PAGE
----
PUBLIC AGENCY HEADS RAKING IN ALMOST $500,000 - Politicians Shocked, Calhoun's Senior Services "Excellent"

By Bob Weaver

Consider most of this is on your dime, if you are a taxpayer.

After a flurry of statements from politicians who had no knowledge that the Wyoming County senior services director Robert Graham was making over $300,000, now comes the latest information.

Graham actually earned $460,000 last year.

That's $156,000 more than the amount that got the public upset the first time.

The information was accessed by the Associated Press using the Freedom of Information Act.

The new amount includes overtime, a Christmas bonus and cashed-in sick, annual and personal leave.

Most senior center directors, if the two highest paid directors are removed from the statistic, earn about $35,000 a year.

Senior services reports show that most county directors earn about $35,000, excluding the salaries of the two directors from Wyoming and Lincoln.

CCCOA Director Mike Ritchie earns about $36,000 a year. A state agency report obtained by the Hur Herald, shows that seniors are being served well in Calhoun County.

Graham's salary has apparently been cut to $99,000 after legislators began considering a bill to levy a heavy tax on agency directors making more than $100,000 a year. Considering the latest revelation, it is unclear where that really leaves him.

Wyoming's state senator, who is on the center's payroll at $25,000, obtained about $400,000 for the center from the Budget Digest. Graham had been loaning the center's senior buses for local sporting events.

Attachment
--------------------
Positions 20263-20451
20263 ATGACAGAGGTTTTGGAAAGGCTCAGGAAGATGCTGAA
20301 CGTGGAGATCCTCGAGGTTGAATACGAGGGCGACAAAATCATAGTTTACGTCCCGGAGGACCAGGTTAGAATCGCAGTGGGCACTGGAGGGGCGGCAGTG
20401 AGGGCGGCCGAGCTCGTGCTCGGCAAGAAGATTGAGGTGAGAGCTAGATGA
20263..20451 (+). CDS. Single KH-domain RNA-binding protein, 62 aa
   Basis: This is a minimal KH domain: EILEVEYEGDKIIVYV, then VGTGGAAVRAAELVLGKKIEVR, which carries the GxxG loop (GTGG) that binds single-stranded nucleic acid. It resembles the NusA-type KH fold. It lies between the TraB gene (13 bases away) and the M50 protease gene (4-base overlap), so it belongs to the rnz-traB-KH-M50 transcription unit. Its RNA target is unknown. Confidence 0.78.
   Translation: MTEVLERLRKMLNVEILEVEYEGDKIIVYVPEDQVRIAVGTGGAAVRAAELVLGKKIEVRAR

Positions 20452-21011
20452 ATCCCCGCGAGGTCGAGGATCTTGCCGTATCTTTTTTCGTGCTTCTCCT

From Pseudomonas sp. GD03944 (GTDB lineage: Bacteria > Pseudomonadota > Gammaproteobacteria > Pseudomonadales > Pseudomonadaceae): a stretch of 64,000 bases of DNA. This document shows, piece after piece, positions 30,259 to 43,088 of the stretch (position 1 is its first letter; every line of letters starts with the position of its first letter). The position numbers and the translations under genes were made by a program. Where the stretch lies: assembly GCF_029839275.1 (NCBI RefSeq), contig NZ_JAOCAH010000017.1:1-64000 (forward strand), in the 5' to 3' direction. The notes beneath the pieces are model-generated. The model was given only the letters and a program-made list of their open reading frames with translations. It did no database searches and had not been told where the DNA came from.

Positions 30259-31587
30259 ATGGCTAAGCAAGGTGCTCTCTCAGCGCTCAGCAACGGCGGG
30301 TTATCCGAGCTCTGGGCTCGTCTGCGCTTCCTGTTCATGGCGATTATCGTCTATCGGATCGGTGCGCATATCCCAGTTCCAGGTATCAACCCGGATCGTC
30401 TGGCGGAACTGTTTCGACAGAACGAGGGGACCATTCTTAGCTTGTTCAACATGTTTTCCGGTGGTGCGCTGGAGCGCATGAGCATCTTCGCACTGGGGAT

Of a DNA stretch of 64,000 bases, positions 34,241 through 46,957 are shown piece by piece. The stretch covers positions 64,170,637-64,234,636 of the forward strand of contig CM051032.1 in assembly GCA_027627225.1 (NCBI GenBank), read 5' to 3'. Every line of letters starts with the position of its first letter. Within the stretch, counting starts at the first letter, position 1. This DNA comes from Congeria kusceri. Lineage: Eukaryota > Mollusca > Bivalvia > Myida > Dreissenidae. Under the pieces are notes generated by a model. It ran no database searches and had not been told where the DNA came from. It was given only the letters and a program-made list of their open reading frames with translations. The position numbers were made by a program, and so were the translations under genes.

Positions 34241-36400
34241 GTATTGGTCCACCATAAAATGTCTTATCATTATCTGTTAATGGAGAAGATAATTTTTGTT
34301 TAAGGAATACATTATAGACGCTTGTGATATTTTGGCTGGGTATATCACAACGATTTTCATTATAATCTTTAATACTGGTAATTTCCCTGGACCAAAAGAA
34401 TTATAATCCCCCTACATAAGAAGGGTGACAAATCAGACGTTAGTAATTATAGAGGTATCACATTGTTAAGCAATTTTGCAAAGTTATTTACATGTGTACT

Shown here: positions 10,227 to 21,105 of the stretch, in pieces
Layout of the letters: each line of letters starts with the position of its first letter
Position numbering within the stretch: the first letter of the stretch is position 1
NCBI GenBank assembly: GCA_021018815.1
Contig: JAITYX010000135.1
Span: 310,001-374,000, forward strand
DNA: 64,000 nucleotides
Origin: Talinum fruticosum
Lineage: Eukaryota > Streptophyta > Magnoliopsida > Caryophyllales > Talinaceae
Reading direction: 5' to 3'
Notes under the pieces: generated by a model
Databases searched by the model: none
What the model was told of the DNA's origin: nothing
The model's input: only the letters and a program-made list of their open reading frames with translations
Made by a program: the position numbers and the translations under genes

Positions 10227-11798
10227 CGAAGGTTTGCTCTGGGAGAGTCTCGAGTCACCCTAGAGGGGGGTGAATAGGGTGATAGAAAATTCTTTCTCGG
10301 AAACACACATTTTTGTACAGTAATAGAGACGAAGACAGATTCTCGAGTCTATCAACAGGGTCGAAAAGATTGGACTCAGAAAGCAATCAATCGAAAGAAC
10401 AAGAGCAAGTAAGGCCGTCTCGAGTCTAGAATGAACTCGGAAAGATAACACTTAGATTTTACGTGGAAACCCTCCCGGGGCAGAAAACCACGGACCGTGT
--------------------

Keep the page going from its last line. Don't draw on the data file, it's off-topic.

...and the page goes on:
Sen. Ed Bowman, who called for a study of non-profit group after it was discovered the Wyoming County senior center director was making over $300,000, now has mud on his face.

Bowman sits on the board of Northwood Health Systems, a non-profit group in Wheeling that deals with mental illness, developmental disabilities and substance abuse problems.

Pete Radakovich, the director of the northern panhandle center, raked in nearly $400,000 last fiscal year, not including all his benefits, mostly using Medicaid and taxpayer funds.

Bowman claims he is surprised.

The mental health center had earlier failed to pay into their employees benefit packages, and had fired employees and cut programs, causing some board members to laud Radakovich for his successful management.

The center's once highly regarded substance abuse program known as "First Step" was gutted leaving only one or two people to deliver services.

Most mental health center's have faced critical financial programs and have gone to strict business models.